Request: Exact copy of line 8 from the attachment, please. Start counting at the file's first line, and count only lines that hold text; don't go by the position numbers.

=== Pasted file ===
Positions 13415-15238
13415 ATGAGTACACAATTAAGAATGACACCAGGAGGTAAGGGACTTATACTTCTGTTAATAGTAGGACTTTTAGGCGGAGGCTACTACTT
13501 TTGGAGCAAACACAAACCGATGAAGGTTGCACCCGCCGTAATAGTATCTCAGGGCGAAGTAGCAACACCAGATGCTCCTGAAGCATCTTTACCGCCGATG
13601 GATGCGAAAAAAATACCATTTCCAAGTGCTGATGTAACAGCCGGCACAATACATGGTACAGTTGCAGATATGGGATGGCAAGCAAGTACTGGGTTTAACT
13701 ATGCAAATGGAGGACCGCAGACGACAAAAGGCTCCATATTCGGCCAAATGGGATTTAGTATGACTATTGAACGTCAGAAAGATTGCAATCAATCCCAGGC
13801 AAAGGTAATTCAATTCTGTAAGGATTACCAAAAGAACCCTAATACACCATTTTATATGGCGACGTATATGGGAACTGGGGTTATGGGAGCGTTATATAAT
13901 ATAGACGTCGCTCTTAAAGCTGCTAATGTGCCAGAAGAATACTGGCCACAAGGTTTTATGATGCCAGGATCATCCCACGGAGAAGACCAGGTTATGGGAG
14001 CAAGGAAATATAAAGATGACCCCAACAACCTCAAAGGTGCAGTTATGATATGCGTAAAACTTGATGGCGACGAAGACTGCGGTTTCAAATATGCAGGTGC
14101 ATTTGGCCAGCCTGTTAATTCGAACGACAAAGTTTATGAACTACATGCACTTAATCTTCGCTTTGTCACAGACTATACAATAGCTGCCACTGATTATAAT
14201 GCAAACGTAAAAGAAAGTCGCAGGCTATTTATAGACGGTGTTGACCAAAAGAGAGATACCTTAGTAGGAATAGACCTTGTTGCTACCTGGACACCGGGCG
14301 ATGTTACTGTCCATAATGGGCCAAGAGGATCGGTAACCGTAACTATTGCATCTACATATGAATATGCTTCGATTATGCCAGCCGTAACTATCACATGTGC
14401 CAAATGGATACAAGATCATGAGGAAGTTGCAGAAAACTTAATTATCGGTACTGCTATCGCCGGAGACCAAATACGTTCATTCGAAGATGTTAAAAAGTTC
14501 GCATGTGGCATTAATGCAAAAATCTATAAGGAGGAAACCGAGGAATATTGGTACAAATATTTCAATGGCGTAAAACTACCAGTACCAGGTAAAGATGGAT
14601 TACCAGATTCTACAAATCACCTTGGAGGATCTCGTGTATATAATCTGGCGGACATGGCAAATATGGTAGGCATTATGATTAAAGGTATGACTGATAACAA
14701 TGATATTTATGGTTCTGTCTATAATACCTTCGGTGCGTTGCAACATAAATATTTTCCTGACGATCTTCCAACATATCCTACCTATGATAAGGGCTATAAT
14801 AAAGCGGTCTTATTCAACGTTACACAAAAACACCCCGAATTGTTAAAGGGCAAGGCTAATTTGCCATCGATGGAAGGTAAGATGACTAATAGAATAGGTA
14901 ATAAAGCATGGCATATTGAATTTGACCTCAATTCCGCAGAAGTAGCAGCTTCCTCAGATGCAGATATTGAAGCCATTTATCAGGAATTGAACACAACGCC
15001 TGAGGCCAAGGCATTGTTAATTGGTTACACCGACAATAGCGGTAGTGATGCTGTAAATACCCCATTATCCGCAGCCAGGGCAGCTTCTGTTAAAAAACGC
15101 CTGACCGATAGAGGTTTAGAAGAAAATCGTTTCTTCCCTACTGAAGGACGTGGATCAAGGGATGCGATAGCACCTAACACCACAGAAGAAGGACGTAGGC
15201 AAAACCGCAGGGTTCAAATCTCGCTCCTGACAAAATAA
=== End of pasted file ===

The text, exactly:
14001 CAAGGAAATATAAAGATGACCCCAACAACCTCAAAGGTGCAGTTATGATATGCGTAAAACTTGATGGCGACGAAGACTGCGGTTTCAAATATGCAGGTGC